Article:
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An End to Steelers False Starts?

Super Bowl a chance to bury the past

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It wasn't until I was standing on Eighth Avenue, screaming at oncoming traffic, that I realized how badly I want to believe in the Pittsburgh Steelers.

Until now, I've been numbed by years of hearing the "Pittsburgh's Going to the Super Bowl" song, and by the over-the-top Steelers coverage on the TV news. I actually miss the good old days when Channel 11 focused on really important stories, like three-alarm fires in Rankin. Most of all, I've been numbed by disappointment.

Being a Pittsburgh kid in the 1980s was the worst of both worlds. I was old enough to have foggy childhood memories of Steelers greatness, but too young to remember it clearly. I came of age when it seemed Pittsburgh's best days were over. They'd come and gone before I could even enjoy them.

The disillusionment began with the slogan "One for the thumb in '81." They made a song about that too, back when "one for the thumb" didn't sound like a desperate prayer. It sounded like prophecy -- at least to me.

Not to my father. "Pittsburgh isn't getting one for the thumb this year," he muttered.

I thought the old man was an idiot. I thought Super Bowl rings were a civic birthright. But my father spoke with a kind of wry, sad wisdom. And ever since he was proven right, I associate that tone of voice with being an adult in Pittsburgh.

The Steelers didn't even make the playoffs in 1981. Pretty soon, the mills really starting closing. My father, like everyone else's, lost his job for awhile. The Steelers turned in lackluster seasons and occasional abortive playoff runs. By the late '80s, even our nostalgia was at risk, thanks to allegations of steroid use by our Super Bowl squads. We'd naively thought, once, that the mills would never stop running: Had everything about 1970s Pittsburgh been a sham?

Even in the '90s, when the Steelers and their city began to recover, you couldn't help being wary. Pittsburgh did a lot of building, and a lot of bragging about its comeback. It was all constructed on a foundation of debt, though, and the city may yet go bankrupt as a result. And the Steelers? The coach, while good, couldn't win the big game. The QB, while serviceable, wasn't Terry Bradshaw. Even the famed "Blitzburgh" defense wasn't as dominant as we remembered the Steel Curtain being.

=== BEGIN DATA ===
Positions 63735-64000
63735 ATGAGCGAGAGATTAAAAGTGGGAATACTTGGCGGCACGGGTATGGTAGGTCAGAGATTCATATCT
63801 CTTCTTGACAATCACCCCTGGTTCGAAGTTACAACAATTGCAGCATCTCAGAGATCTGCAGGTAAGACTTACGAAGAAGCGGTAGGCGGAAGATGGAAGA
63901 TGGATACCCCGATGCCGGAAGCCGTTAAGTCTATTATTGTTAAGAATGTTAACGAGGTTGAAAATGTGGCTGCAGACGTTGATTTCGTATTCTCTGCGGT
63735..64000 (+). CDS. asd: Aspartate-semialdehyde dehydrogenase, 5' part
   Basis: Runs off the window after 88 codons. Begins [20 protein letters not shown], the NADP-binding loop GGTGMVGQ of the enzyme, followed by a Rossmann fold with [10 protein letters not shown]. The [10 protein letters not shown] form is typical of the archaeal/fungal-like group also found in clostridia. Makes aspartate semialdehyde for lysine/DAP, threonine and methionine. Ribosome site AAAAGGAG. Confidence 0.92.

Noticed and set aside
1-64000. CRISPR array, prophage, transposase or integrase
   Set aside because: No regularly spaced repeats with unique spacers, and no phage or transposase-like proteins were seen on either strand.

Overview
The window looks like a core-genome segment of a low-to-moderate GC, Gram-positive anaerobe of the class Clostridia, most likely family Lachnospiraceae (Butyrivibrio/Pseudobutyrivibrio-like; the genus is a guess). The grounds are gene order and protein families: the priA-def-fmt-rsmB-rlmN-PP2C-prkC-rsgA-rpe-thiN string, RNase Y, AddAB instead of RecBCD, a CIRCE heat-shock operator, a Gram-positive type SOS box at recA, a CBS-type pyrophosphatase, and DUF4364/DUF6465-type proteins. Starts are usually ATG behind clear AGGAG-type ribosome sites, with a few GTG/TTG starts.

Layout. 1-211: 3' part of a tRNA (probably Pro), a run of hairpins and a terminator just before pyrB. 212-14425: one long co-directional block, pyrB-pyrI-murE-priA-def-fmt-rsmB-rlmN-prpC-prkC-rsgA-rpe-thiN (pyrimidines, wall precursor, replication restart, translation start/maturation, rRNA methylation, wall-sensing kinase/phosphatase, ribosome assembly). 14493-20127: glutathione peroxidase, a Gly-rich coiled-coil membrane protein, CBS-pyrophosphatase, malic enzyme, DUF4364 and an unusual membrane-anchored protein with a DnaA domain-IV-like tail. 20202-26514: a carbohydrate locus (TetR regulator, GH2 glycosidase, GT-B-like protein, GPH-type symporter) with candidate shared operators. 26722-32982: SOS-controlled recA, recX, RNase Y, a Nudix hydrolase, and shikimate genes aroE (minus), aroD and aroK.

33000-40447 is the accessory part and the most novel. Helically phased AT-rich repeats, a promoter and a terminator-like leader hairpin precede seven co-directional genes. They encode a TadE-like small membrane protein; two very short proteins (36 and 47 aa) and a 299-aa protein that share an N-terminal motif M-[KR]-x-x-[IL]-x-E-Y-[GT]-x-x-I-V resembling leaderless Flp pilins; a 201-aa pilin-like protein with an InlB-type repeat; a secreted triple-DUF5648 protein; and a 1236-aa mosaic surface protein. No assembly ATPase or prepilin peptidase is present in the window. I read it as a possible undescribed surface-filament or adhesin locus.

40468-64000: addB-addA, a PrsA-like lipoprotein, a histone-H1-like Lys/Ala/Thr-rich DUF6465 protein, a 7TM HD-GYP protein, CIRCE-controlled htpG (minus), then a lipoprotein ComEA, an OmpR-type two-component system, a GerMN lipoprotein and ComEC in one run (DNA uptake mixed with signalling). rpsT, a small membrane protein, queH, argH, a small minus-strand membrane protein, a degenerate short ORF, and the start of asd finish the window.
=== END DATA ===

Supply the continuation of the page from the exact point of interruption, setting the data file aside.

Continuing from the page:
Nothing was as good, really, as it had been before. You had a desperate, despairing sense that some jagoff was going to ruin even the most promising season. And that's what happened, every time.

We got used to disappointment. Maybe we came to expect it. Sometimes, we almost seem to relish it: At a home game once, I heard a fan scream, "I paid too much for these tickets" before the first set of downs was over.

But suddenly, here we are: AFC Champions. Hines Ward is, in my book, a better receiver than Swann and Stallworth ever were. Troy Polamalu could have started in a 1970s Pittsburgh secondary. Ben Roethlisberger could be "the next Bradshaw," or something even better.

There's a chance -- a chance -- that two Sundays from now, things can be as good as they ever were. Pittsburgh and the Steelers may yet escape the shadow of their former greatness. I may yet watch a football game without a sense of dread.

This year, I watched the AFC championship game in a Homestead bar, conditioned by reflex to think we were going to blow it somehow. When it was over, the barroom crowd stormed onto Eighth Avenue, stopping traffic coming off the High-Level Bridge. We cheered and got honked at until the police arrived.

"I want to get arrested," a middle-aged woman on the sidewalk said, looking almost nostalgically at the cops. "I've never been arrested before." Then she stepped out into the street.

She and the rest of us have lost more than Super Bowl bids. Just across Eighth Avenue, a pharmacy is being built on the site of Chiodo's Bar -- once the cholesterol-clogged heart of Steelers Nation. Just two blocks away, an outdoor shopping mall sits where the Homestead Works used to be.

But for a few minutes there on Sunday night, I think, we were all 9 years old again. With at least the hope of better days ahead.

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